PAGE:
Our experience is that you can spend an awful lot of manager and employee time trying to solve a performance problem.
And all of it can be wasted if neither the manager nor employee know what is the root cause of the problem .
Below we have given you a structure that may help identify that root cause and help you to describe possible factors influencing employee performance.
(we sometimes cover this in our Performance Management Training Workshops
The Logical Levels model or the Psychological Levels Model.
The model originates from the work of NLP.
For the purposes of this exercise we will use the bottom 5 levels.
2. Beliefs and Values
3. Skills and Capabilities
One way the model can be thought about is to accept that we all have multiple identities.
Level 1 :I’m a Dad, a Husband, a Trainer and a Coach to name a few.
Level 2: For an identity at level 1, I will have certain beliefs and values appropriate to the identity.
Level 3: I bring certain skills and capabilities to bear, again differing for each identity and belief
Level 4: The behaviours I exhibit will change again dependent on what skills and capabilities I employ
Level 5: The Where and When I will exhibit these behaviours will be congruent with levels above…
Another way to look at this model is by the kinds of questions asked of you at each level.
Level 1: WHO am I ?
Level 2: WHY am I doing this?
Level 3: WHAT Specific skills do I bring?
Level 4: HOW am I using my skills and behaving?
Level 5: WHERE and WHEN do I do this?
This model encourages you to work up from the bottom level and can help you diagnose what is the probable root cause of performance problems.
Level 5: Environmental issues:
The sort of question to ask would be targeted at finding out if the environment surrounding the person is supportive of their performing
A few typical environmental barriers to performance.
- Uncooperative co-workers
- Incorrect tools / Unhelpful lighting , heating, desks, chairs etc
- Poor quality materials to work with
- Not given enough time to complete the work or competing workloads from other tasks
- Lack of incentives
- Lack of positive reinforcements and feedback on a job well done
- Other pressures outside of work all may contribute.
- Pressures from another identity? Being a Dad with children issues?
Discussion with the employee should start with reference to factors outside the control of the employee that may impede progress.
Level 4: How am I behaving?
Your questions should be focused at discovering if the person understands the behaviours and effort required as well as what are unacceptable standards
What measures are in place and how objective are they?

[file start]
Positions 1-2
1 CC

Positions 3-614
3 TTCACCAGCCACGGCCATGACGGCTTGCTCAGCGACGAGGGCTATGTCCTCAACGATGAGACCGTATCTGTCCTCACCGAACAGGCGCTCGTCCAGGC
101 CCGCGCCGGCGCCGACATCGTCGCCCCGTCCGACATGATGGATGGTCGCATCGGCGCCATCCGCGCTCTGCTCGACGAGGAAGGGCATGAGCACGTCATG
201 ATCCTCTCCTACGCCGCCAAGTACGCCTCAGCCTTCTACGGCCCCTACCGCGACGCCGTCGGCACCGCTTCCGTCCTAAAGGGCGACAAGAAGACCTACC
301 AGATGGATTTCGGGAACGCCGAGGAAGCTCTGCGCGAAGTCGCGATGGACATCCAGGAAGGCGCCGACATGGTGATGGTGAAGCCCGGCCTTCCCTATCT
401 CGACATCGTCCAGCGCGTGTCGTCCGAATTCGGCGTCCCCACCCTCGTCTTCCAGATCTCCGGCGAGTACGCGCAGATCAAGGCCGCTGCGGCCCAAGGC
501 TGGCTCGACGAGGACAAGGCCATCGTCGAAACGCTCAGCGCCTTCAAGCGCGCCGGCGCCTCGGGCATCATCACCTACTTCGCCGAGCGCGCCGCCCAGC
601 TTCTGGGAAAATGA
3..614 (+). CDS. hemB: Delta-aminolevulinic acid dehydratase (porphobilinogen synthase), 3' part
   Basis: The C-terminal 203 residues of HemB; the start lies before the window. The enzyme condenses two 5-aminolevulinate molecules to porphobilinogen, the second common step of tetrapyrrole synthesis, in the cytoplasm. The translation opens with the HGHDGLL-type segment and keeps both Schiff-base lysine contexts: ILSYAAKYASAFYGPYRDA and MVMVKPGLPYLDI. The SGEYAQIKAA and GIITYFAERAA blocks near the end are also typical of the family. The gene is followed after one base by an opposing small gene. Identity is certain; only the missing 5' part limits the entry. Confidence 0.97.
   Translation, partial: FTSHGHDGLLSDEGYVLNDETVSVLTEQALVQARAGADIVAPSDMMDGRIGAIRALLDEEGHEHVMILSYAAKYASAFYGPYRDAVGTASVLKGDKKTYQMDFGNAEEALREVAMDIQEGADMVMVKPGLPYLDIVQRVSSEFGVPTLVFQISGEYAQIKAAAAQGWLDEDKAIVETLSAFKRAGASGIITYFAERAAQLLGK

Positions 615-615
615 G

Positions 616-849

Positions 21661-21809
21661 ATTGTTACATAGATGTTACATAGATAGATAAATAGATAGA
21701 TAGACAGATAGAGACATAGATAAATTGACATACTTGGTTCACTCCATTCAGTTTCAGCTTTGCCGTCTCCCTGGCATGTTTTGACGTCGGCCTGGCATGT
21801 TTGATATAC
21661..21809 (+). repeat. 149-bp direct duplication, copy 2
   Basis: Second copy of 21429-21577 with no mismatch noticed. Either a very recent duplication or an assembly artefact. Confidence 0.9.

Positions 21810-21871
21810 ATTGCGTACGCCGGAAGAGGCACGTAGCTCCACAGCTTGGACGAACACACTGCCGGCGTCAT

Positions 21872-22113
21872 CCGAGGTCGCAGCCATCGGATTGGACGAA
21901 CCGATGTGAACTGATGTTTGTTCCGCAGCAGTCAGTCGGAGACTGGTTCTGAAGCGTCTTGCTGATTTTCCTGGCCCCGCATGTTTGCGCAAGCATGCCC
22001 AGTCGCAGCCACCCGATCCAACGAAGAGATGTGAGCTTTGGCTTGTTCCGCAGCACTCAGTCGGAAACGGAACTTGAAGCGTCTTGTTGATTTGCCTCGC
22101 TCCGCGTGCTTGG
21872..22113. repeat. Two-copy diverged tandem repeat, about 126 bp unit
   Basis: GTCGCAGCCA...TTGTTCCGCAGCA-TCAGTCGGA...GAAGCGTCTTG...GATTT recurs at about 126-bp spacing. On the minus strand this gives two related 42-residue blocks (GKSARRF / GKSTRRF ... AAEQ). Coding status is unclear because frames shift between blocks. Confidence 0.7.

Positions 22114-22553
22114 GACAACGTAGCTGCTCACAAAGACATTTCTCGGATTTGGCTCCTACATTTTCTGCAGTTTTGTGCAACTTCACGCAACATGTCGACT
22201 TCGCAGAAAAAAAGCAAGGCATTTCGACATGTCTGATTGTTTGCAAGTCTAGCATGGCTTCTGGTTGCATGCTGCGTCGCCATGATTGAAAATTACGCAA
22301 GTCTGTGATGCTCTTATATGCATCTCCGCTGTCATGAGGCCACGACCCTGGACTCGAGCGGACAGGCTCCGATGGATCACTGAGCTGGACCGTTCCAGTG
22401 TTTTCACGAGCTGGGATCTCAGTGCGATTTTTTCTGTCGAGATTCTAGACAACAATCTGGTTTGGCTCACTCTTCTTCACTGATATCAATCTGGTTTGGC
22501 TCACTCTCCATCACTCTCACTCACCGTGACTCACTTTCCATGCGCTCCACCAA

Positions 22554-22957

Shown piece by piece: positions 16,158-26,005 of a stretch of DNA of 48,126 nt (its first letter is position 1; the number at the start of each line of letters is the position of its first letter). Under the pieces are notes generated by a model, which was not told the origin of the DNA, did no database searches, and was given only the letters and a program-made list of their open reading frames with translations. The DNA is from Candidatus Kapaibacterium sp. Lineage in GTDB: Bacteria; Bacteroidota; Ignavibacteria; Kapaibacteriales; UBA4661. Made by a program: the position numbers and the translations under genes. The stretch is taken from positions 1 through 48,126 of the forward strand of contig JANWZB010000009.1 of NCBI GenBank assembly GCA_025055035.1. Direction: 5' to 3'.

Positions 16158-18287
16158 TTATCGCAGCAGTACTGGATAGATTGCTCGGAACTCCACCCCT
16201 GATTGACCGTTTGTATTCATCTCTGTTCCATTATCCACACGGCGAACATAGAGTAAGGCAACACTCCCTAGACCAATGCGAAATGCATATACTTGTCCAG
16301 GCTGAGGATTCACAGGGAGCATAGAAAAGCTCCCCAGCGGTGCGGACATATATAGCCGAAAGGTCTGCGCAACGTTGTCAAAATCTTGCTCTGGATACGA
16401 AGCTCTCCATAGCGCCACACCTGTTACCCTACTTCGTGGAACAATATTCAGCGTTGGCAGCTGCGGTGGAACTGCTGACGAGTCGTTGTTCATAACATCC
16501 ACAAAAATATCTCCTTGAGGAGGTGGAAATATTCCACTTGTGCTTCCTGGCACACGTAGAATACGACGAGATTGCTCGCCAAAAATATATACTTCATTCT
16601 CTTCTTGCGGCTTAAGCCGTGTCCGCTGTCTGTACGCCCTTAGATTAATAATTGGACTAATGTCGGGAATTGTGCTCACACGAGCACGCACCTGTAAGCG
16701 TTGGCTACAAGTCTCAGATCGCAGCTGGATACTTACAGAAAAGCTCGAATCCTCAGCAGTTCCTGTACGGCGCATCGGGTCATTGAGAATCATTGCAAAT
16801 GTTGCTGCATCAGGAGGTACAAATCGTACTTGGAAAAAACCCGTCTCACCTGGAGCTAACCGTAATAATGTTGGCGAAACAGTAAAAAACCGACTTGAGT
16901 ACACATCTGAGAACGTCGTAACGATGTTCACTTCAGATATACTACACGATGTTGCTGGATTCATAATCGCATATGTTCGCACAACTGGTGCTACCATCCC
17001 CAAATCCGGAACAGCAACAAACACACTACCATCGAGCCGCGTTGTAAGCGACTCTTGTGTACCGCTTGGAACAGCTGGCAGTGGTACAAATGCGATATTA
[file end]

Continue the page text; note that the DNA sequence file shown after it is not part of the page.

How clear is the performance of the individual to the individual?
The kinds of issues that you may see at this level might be
- Not trying hard (Could be fear of failure , boredom . Could be lack of skill?)
- Not understanding what behaviour is required or is acceptable in the role
A person must understand the nature of the task, and what is expected.
If this is lacking, no amount of skill or motivation will bring about effective performance.
- Not knowing exactly what to do and when ( Lack of Training?)
- Lack of a role model
- Or wrong role models who lead them astray
- An employee may be putting in a limited amount of effort and or time and therefore producing inferior results.
Level 3: Skills and Capabilities
Your questions aim at whether the person does have the skills and capabilities to do the job at the standard you require.
Can you test their skills? Maybe role play a test appointment with a client? Test typing speeds? Using excel spreadsheets?
The kinds of issues that surface at this level
- Lack of Aptitude:
Each of us has strengths and weaknesses that determine if we can learn or perform a task.
Poor aptitude for a task could mean that the person could never learn how to do it, even with all the support in the world.
- No time to practice and perfect the skills:
We all need a little time to learn a new skill and time to practice in a safe environment
A chance to fail without the world caving in on us.
Has the person been given a mentor to show them the new skills?
What training and learning events have they undertaken? Courses? Books? DVDs? Shadowing?
- To assess whether a performance deficit is a result of lack of skill, ask the questions,
“If his/her life depended on it, could the person do the task?”
If the answer is no, then it could be a skill problem.
Level 2: Beliefs and Values
The issues at this level are now getting difficult to change.
The person may need to contemplate changing role if the current role demands different beliefs
Your questions need to dig deep to seek out these deeply held beliefs.
You may have to use re-framing techniques to get the person to change their beliefs
Sometimes beliefs get in the way, sometimes it can be a lack of self belief.
- I cannot sell to my friends and I’ve worked with these clients so long that they are now my friends
- I could not go in and see the CEO because I would be so nervous and I’m so insignificant she wouldn’t see me anyway
- We’ve always done it this way and it works. There’s no need to change
- I’ve always had time off in lieu for doing this activity why the change?
Level 5: Identity
The issues here can be of a very deep and personal nature and only resolved by the person themselves.
- My job title is now manager so you must respect me
- My role as a parent impacts on my role as a Vice President
- I’m the leader of this team so therefore I must know everything there is to know
- My title says I’m managing so I need to manage everything ( become a micro manager?)
We hope that this model allows you to diagnose the issue of performance problems.
We hope it too allows you to co-create a solution with the employee which they own but you can assist with, finally resolve the perormance issues and get the employee back on track to excellence.
Please let us know how you find its use… email@example.com